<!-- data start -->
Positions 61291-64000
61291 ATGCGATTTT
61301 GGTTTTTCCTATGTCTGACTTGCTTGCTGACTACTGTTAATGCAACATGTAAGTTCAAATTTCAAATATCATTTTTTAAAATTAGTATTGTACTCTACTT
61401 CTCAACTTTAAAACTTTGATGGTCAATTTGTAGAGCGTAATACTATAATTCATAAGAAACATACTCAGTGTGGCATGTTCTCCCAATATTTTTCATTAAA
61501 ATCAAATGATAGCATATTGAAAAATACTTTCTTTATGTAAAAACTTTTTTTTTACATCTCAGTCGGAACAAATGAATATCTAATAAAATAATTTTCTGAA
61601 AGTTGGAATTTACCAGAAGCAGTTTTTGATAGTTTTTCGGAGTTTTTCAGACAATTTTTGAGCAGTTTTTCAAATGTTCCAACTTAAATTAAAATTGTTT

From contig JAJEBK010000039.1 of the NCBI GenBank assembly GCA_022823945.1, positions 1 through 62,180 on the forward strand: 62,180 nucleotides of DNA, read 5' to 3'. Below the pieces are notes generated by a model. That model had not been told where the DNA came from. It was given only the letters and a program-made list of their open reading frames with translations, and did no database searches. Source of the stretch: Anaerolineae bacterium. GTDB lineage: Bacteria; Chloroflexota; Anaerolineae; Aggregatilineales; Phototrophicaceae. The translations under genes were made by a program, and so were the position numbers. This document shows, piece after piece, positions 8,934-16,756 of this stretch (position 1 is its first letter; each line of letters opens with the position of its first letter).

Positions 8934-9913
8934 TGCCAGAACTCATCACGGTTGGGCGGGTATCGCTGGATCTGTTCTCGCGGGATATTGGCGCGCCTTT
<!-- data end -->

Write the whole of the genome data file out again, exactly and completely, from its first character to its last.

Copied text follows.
Positions 61291-64000
61291 ATGCGATTTT
61301 GGTTTTTCCTATGTCTGACTTGCTTGCTGACTACTGTTAATGCAACATGTAAGTTCAAATTTCAAATATCATTTTTTAAAATTAGTATTGTACTCTACTT
61401 CTCAACTTTAAAACTTTGATGGTCAATTTGTAGAGCGTAATACTATAATTCATAAGAAACATACTCAGTGTGGCATGTTCTCCCAATATTTTTCATTAAA
61501 ATCAAATGATAGCATATTGAAAAATACTTTCTTTATGTAAAAACTTTTTTTTTACATCTCAGTCGGAACAAATGAATATCTAATAAAATAATTTTCTGAA
61601 AGTTGGAATTTACCAGAAGCAGTTTTTGATAGTTTTTCGGAGTTTTTCAGACAATTTTTGAGCAGTTTTTCAAATGTTCCAACTTAAATTAAAATTGTTT

From contig JAJEBK010000039.1 of the NCBI GenBank assembly GCA_022823945.1, positions 1 through 62,180 on the forward strand: 62,180 nucleotides of DNA, read 5' to 3'. Below the pieces are notes generated by a model. That model had not been told where the DNA came from. It was given only the letters and a program-made list of their open reading frames with translations, and did no database searches. Source of the stretch: Anaerolineae bacterium. GTDB lineage: Bacteria; Chloroflexota; Anaerolineae; Aggregatilineales; Phototrophicaceae. The translations under genes were made by a program, and so were the position numbers. This document shows, piece after piece, positions 8,934-16,756 of this stretch (position 1 is its first letter; each line of letters opens with the position of its first letter).

Positions 8934-9913
8934 TGCCAGAACTCATCACGGTTGGGCGGGTATCGCTGGATCTGTTCTCGCGGGATATTGGCGCGCCTTT